Whitney Tilson – Lessons from 15 Years of Short Selling

From Whitney Tilson’s latest email to investors on shorselling


We’re teaching our three programs again in NYC on June 12-16 (only two weeks from today!) and then less than a month later in London on July 7-11 Pease use “VW10” for a discount!

Charlie Munger: Invert And Use “Disconfirming Evidence”

Charlie MungerCharlie Munger is considered to be one of the best investors and thinkers alive today. His thoughts and statements on investment research, investment psychology, and general rational behavior are often incredibly insightful. Anyone can learn something from this billionaire investor and philosopher. Q2 2020 hedge fund letters, conferences and more If you’re looking for value Read More

  • In NYC, we’ll start with our new one-day program, an Advanced Seminar on Short Selling on June 12. Then we’ll teach our three-day Lessons from the Trenches investing bootcamp June 13-15, followed by a one-day seminar on How to Launch and Build an Investment Fund on Saturday, June 16. To register, go to: http://bit.ly/KL-6-18 (The only room the NY Athletic Club has available only fits 24 people (we had 33 earlier this month), so don’t delay!)
  • In London, we’ll start with the three-day bootcamp on July 7-9, then the seminars on How to Launch and Build an Investment Fund and short selling on the 10th and 11th, respectively. To register, go to: http://bit.ly/KL-7-18

Pease use “VW10” for a discount!

(Further information is at www.kaselearning.com and www.tilsonfunds.com/KaseLearning.pdf)

2) Seeking Alpha just published this interview, in which I share my advice with those thinking of starting their own funds as well as those seeking to grow exisiting ones. Interview With Whitney Tilson: The Launch Of Kase Learning And Running A Hedge Fund, https://seekingalpha.com/article/4177128-sa-interview-whitney-tilson-launch-kase-learning-running-hedge-fund. Excerpt:

…the vast majority of people are better off – now and forever – developing and applying their skills within a larger organization, having a successful career, rather than being entrepreneurs.

…Growing a fund is really hard and very few people succeed in doing it. I can’t tell you how many energetic, talented young investors I’ve seen over the years launch funds, get to $5-10 million under management, and then stall out, never growing beyond this. At this size, the business is losing money – not to mention the opportunity cost of not having a job and earning a salary – so these folks are just bleeding, year after year, refusing to give up on their dream…but it never materializes.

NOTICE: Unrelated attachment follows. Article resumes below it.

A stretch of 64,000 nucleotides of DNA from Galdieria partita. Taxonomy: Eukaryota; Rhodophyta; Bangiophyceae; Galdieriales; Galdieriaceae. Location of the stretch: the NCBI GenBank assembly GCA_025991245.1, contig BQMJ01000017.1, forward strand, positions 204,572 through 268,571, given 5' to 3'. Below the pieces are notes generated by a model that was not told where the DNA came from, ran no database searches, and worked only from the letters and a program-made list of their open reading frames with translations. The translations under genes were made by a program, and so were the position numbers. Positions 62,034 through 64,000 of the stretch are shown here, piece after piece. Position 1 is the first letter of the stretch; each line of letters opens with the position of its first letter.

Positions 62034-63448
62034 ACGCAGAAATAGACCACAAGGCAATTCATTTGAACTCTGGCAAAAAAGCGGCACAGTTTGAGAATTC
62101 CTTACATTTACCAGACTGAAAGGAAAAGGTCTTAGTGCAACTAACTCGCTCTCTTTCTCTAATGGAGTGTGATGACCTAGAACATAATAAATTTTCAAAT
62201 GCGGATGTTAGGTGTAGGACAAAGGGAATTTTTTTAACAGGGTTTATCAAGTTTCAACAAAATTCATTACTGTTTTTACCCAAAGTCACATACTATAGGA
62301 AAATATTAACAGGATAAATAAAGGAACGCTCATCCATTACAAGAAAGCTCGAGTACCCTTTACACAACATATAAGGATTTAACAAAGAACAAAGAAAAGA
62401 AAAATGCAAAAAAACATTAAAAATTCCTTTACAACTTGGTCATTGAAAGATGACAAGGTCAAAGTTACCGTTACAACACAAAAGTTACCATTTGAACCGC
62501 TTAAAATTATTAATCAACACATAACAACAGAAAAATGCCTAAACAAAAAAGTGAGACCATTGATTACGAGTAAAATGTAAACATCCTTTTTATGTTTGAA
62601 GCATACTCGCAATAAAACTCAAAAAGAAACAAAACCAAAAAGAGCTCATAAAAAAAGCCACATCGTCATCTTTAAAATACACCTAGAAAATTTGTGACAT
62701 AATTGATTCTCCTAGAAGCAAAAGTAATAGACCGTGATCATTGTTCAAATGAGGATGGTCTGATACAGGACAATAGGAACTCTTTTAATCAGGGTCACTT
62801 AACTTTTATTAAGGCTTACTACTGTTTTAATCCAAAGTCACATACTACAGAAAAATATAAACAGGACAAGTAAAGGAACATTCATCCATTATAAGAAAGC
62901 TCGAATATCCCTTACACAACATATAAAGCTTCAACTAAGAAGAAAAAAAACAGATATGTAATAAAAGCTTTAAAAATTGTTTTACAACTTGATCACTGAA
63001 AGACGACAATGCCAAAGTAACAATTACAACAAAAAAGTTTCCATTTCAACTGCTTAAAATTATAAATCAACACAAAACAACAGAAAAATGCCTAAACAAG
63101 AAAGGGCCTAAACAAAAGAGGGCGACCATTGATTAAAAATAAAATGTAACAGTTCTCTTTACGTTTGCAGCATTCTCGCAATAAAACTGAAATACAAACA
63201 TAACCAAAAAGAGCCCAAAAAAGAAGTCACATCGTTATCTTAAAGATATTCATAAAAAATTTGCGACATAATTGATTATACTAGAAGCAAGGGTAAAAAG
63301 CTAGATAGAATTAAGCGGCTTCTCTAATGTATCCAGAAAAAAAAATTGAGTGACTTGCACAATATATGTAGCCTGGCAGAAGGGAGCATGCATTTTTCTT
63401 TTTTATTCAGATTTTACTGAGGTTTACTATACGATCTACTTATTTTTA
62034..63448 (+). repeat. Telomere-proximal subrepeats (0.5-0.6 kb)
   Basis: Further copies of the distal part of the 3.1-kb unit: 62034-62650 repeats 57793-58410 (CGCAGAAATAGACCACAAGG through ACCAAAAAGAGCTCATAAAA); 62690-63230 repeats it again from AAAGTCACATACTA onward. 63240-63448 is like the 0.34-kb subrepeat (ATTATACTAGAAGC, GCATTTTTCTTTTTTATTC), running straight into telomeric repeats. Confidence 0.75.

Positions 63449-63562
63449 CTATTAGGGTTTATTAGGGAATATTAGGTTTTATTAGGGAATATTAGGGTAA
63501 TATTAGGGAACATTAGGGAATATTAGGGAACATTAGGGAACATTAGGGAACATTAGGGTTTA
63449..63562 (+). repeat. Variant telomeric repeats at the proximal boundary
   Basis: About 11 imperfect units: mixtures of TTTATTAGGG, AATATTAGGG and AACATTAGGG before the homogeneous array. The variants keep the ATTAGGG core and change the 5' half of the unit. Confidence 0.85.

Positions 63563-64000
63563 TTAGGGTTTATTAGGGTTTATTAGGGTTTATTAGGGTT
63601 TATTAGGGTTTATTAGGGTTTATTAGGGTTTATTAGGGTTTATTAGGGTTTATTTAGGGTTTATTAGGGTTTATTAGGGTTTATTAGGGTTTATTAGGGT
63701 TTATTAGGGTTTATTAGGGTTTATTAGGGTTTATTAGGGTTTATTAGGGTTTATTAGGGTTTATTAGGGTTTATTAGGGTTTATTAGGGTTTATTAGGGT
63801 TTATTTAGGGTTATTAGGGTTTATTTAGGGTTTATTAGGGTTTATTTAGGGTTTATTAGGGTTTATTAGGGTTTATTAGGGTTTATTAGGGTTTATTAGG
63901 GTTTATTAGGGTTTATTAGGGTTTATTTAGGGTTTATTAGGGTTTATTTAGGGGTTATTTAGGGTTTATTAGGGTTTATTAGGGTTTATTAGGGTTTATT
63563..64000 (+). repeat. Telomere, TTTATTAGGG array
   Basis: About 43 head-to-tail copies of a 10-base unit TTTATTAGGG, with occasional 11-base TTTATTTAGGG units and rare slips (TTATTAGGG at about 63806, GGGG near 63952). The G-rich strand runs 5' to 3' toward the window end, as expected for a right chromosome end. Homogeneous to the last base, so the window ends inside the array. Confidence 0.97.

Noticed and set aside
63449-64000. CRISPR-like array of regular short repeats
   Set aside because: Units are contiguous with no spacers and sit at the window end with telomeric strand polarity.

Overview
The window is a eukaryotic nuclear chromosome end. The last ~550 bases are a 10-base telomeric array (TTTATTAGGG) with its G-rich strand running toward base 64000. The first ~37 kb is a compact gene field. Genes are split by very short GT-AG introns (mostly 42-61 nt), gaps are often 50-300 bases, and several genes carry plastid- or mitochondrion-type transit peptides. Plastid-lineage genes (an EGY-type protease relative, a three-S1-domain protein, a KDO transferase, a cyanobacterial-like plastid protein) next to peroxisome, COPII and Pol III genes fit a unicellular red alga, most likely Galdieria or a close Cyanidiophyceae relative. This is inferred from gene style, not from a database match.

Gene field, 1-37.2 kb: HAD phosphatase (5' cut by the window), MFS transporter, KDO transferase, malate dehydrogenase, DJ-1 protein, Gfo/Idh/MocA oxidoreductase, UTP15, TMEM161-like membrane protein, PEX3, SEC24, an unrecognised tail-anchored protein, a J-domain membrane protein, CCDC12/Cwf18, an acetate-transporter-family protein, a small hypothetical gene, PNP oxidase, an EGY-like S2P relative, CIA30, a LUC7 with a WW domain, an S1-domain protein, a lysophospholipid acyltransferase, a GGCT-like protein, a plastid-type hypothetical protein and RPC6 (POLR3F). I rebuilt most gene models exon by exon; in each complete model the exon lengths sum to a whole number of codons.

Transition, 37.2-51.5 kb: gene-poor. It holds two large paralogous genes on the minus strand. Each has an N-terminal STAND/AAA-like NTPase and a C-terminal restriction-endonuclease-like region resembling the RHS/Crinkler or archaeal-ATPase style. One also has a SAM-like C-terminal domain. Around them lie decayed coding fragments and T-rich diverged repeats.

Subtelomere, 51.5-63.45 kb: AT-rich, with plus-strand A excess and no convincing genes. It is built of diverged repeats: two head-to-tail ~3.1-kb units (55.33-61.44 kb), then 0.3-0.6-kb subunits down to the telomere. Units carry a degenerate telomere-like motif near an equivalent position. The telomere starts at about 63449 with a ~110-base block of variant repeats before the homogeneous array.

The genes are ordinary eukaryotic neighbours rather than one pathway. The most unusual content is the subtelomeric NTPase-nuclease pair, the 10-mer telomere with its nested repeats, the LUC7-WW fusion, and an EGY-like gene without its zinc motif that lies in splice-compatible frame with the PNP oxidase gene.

… prospective investors need to be wooed. But instead of doing this, I did the dating equivalent of swiping them on Tinder and then immediately made a marriage proposal. Not surprisingly, few people took me up on my offer.

… This is a business where you have to make hay when the sun is shining. The sun shone on me for a dozen years and I did well  – I’m not complaining about my lot in life  – but I feel enormous regret knowing that I only made a fraction of what I should have made because I didn’t recognize and take full advantage of the opportunity.

In the next stage of my life with Kase Learning, I want to help the next generation of entrepreneurial investors like me achieve similar success  – and take full advantage of it!

3) One of our students, Gabriel Grego of Quintessential Capital Management, exposed Folli Follie as a total fraud during his presentation at our shorting conference on May 3. The stock immediately plunged by 70% and last Friday the shares were halted (and, I suspect, will never trade again). Kudos Gabriel! Here is a Bloomberg article about it:

Folli Follie Suspended Amid Lack of Data Over its Financials

2018-05-25 13:54:41.511 GMT

By Marcus Bensasson and Luca Casiraghi

(Bloomberg) — Greek market regulators suspended trading on FF Group shares, citing the company’s inability to provide data on its financial health following a report by a hedge fund questioning the retailer’s reach.

The Hellenic Capital Markets Commission said in a statement Friday that the company “declared its inability to provide data regarding its financial statements.” The retailer earlier said

it had requested a halt to trading until accounting firm EY completes an audit of its accounts.


(Speakers from the conference

4) In the weeks before the conference I wrote a four-part series on short selling, Lessons from 15 Years of Short Selling, which you can read here:

5) I’ve been reading about how global consumer products companies are under pressure, which is why most of their stocks are down quite a bit, so on a lark I decided to pull up the revenues and operating income, going back decades, for two of the most iconic companies in the space, Coca-Cola and PepsiCo.

I expected weakness, but the reality was much worse than I expected. As you can see in the charts below:

  1. a) Coke’s revenue has declined five years in a row, totaling 26% (though the 15% drop in 2017 is mostly due to refranchising). Operating income is also down five years running, a total of 14%. Coke is an incredible cash cow, but it’s hard to me to fathom how this clearly melting ice cube is consistent with a stock trading at 6.2x EV/Revenue, 17.5x trailing EBITDA, and 20.3x this year’s earnings estimates – plus it has 4.5 turns of debt!
  2. b) Pepsi is better, but still unattractive: revenue is “only” down 4.4% since the peak four years ago, and operating income has been flat for six years. And the stock is a bit cheaper (though still richly valued): 2.6x EV/Revenue, 13.0x trailing EBITDA, and 17.7x this year’s earnings estimates – and 3.4 turns of debt! (Both are paying a7% dividend yield.)